Michael did not care about people’s backgrounds or gender; he perceived people’s potential and took pride in mentoring, which was very close to his heart. He supported my application for a British Mass Spectrometry Society (BMSS) summer studentship in January 2020, which created an opportunity for a student to learn with us. We were successful and happy to receive 37 applicants in August this year. I was sad that he was not here to see how much his work has inspired a new generation of scientists. I am very glad I had him as a mentor, coach, teacher and, later, as a friend. Some of his last words to me, at a very difficult time in my life, were “I am your friend and you can always talk to me”. He is very well remembered!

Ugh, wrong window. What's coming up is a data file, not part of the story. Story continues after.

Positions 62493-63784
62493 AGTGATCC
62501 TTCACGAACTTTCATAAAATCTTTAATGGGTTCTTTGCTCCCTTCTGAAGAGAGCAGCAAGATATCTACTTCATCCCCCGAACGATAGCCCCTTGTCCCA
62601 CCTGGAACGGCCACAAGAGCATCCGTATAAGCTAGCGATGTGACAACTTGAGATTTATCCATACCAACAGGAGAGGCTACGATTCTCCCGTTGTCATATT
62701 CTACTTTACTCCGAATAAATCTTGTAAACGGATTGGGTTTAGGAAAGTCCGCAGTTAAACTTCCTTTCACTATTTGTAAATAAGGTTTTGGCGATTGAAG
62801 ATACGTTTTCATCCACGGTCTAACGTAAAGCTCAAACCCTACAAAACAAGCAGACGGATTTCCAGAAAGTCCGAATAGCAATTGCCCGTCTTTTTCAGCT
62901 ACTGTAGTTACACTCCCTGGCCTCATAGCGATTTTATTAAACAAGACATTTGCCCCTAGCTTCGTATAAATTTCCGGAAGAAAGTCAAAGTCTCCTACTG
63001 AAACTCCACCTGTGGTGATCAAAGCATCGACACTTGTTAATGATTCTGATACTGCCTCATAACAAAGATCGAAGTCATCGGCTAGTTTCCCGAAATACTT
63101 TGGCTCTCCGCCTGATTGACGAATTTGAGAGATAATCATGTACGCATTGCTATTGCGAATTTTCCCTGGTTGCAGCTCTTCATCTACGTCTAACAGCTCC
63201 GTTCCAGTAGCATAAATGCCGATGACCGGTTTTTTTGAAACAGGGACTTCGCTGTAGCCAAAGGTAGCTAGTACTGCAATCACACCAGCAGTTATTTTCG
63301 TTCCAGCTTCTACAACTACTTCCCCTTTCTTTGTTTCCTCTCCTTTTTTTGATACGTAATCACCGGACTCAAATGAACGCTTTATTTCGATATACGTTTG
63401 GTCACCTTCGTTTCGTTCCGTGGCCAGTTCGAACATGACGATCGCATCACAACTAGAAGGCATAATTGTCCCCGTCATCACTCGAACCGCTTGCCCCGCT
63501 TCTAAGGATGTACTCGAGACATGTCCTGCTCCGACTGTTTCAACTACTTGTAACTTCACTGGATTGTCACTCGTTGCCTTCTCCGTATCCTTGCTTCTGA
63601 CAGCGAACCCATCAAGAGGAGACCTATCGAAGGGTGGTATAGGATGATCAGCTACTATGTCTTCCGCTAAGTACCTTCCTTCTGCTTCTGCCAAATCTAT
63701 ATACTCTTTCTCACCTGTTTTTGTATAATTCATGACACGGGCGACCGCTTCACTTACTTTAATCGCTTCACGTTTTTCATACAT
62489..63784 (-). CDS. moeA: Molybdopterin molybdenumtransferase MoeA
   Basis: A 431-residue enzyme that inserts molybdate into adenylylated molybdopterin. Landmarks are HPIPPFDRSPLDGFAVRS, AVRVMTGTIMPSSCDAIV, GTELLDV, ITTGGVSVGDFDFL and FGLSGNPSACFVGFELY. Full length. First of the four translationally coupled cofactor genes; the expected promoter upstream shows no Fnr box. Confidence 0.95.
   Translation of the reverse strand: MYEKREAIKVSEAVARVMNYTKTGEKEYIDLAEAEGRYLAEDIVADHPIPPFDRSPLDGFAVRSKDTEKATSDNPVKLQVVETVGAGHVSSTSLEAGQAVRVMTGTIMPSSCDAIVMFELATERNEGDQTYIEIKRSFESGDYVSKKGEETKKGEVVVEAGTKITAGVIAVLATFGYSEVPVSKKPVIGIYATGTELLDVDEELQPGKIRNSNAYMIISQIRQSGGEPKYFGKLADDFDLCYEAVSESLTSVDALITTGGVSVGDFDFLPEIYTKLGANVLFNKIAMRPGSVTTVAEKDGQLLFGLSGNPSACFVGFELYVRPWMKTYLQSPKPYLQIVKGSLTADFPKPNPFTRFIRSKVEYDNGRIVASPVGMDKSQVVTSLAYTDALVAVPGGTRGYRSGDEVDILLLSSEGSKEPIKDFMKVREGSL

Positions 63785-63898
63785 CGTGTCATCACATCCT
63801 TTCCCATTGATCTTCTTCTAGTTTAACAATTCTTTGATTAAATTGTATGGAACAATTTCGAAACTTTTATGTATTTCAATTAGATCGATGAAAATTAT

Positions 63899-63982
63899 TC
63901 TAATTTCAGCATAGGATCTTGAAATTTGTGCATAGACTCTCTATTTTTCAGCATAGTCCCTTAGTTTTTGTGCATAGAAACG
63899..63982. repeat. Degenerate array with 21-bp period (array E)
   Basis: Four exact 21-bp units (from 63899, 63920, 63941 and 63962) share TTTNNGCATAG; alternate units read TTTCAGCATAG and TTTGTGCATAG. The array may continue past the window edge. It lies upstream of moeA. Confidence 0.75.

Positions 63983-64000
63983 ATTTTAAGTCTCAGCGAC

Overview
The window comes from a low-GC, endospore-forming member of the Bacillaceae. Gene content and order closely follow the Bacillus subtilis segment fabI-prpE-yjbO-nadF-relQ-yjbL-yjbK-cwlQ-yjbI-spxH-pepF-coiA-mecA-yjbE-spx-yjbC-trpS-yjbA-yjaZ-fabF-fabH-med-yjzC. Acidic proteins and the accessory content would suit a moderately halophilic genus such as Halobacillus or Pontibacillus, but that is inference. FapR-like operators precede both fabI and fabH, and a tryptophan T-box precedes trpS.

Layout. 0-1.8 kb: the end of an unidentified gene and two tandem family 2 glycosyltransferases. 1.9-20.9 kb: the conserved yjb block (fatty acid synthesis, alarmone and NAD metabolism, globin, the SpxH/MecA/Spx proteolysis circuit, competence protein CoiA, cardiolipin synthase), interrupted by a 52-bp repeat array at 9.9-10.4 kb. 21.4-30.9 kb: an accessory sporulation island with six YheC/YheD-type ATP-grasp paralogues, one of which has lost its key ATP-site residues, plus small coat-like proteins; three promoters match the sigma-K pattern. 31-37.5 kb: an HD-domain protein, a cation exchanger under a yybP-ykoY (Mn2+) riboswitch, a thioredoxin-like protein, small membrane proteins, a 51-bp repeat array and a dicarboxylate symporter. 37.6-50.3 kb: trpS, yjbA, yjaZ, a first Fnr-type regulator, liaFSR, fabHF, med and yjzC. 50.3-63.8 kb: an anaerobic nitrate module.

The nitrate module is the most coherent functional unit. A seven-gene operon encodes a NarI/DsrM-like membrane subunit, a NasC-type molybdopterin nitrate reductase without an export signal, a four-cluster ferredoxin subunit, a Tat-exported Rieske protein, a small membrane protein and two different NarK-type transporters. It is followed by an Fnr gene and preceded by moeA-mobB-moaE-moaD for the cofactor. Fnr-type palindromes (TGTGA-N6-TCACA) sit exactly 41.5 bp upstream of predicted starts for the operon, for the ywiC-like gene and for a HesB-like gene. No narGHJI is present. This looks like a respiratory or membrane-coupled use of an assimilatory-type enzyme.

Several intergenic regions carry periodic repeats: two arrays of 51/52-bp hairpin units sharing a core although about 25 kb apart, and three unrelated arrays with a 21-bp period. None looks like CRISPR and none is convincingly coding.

I met Michael Wakelam when my colleagues at ASDO and I were working on the monitoring and evaluation of the Gender Equality Plans implemented across 10 EU-LIFE institutes within the LIBRA project. The Babraham Institute already had a long and consolidated experience in promoting equality, and Michael was an active testimonial of this effort to his fellow directors at EU-LIFE. Each time we visited the Institute, Michael always made time to meet us, and each time we had discussions which impressed us with his openness and self-reflection. He identified targets, acknowledged shortcomings and demonstrated insight and personal dedication.